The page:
Ghosts of the past in Dickens' later novels: transformations of memory in author and characters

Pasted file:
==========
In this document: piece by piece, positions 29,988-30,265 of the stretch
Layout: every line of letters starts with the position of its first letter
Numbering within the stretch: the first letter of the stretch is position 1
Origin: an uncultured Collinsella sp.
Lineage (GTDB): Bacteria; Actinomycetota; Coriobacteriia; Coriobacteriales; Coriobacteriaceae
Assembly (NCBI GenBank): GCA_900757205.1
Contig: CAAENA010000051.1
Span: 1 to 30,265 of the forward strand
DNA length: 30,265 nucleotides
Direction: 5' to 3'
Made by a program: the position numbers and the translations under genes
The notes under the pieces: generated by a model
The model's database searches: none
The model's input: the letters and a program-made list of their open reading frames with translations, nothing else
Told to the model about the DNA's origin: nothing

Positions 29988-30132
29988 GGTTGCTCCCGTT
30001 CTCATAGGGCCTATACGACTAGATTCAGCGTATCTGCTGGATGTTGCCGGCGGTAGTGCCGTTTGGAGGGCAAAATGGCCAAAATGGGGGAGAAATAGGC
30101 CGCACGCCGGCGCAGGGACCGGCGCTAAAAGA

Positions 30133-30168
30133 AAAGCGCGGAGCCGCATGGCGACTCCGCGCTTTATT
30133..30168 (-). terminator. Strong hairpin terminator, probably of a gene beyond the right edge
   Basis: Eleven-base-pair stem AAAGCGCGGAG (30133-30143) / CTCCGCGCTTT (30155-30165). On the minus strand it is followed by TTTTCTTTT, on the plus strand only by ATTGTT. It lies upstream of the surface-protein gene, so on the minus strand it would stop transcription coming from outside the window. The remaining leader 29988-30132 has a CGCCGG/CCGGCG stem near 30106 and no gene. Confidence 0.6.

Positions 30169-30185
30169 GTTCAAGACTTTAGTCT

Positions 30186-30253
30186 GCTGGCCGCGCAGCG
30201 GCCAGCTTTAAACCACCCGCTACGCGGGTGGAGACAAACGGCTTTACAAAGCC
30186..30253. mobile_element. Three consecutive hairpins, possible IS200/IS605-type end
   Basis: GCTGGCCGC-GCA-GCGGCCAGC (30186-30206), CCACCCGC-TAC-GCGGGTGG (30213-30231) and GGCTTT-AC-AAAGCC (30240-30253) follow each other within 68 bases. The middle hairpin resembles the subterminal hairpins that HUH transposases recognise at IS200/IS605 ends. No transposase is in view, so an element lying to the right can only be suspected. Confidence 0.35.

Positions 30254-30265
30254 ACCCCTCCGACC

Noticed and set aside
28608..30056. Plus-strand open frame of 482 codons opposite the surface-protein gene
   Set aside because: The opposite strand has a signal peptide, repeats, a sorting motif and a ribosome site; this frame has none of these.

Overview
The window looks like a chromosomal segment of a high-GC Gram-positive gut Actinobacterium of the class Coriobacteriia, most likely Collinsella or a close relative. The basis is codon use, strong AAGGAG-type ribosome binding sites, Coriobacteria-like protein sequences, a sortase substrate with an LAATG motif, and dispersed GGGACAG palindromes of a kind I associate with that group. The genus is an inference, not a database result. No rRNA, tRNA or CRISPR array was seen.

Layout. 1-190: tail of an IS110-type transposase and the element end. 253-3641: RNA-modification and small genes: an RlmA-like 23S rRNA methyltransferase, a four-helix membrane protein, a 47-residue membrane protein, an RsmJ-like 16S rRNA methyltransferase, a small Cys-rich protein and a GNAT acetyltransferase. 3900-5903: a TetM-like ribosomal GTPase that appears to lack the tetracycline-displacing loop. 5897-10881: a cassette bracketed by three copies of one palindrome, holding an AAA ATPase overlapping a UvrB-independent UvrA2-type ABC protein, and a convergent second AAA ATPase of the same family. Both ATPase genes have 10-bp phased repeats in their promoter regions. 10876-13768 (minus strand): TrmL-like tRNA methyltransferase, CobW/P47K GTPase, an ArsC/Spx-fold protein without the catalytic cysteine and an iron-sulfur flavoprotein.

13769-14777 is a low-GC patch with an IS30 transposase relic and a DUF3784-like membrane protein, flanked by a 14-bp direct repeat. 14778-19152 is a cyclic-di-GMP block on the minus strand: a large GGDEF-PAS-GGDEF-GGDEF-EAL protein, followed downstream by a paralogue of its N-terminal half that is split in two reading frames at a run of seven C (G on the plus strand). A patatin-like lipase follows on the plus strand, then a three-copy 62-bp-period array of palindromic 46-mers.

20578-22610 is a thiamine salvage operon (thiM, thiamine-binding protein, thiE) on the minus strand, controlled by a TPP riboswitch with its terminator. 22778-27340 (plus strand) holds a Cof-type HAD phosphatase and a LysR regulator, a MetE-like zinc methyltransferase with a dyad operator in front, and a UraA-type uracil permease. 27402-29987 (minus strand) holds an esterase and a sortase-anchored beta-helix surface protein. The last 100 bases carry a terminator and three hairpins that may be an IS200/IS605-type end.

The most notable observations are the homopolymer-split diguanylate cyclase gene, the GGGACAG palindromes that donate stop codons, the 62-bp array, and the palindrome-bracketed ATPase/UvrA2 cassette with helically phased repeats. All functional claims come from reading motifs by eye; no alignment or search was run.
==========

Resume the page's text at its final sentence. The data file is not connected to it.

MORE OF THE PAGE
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General views are that the dark mood of Dickens' later novels was influenced largely by his unhappy married life, his involvement with Ellen Ternan, and his recognition of incurable social injustice. However, it seems that his failed marriage aggravated Dickens' perception of reality more persistently than any other factor. This study is an attempt to read the way that the reality of Dickens' married life is intermingled with the appearance of his fictional world. This impact of real life upon fiction in Dickens' later novels is felt through the presence of one dominant symbol, the past, both in plot and characters. The past is an essential element in fiction writing, but memory, which revitalizes the past in fiction and present reality, is necessarily conditioned by the individual's current emotions. With this in mind, I have attempted to read the meanings of the emotionally-charged past in Dickens' fiction, in relation to his married life. Interestingly enough, Dickens' treatment of the past in the later novels undergoes the same process of change as his emotional perceptions of a past mistake, the youthful mistake that he made in marrying Kate. David's ambivalent attitudes toward past memories in David Copperfield. the obsessive presence of the past in Bleak House and Little Dorrit. the emotional, violent breakup from the past in A Tale of Two Cities, and the reconciled view regarding the past in Our Mutual Friend-all of these reflect Dickens' attitude toward the past mistake at the time of writing each of the later novels. Dickens did not simply record unhappily married couples in his iction and thereby express the unhappiness of his married life. Instead, he considered the moment of his marriage as the origin of his "present" unhappiness and unwittingly (perhaps intentionally to some degree) revealed his emotions in terms of the meanings of the past in his fiction. In Dickens' later life, thus, the ghost of the past appears to be a rather overworn specter which ceaselessly asserts its presence in his consciousness both as an unhappily married man and as a responsible novelist.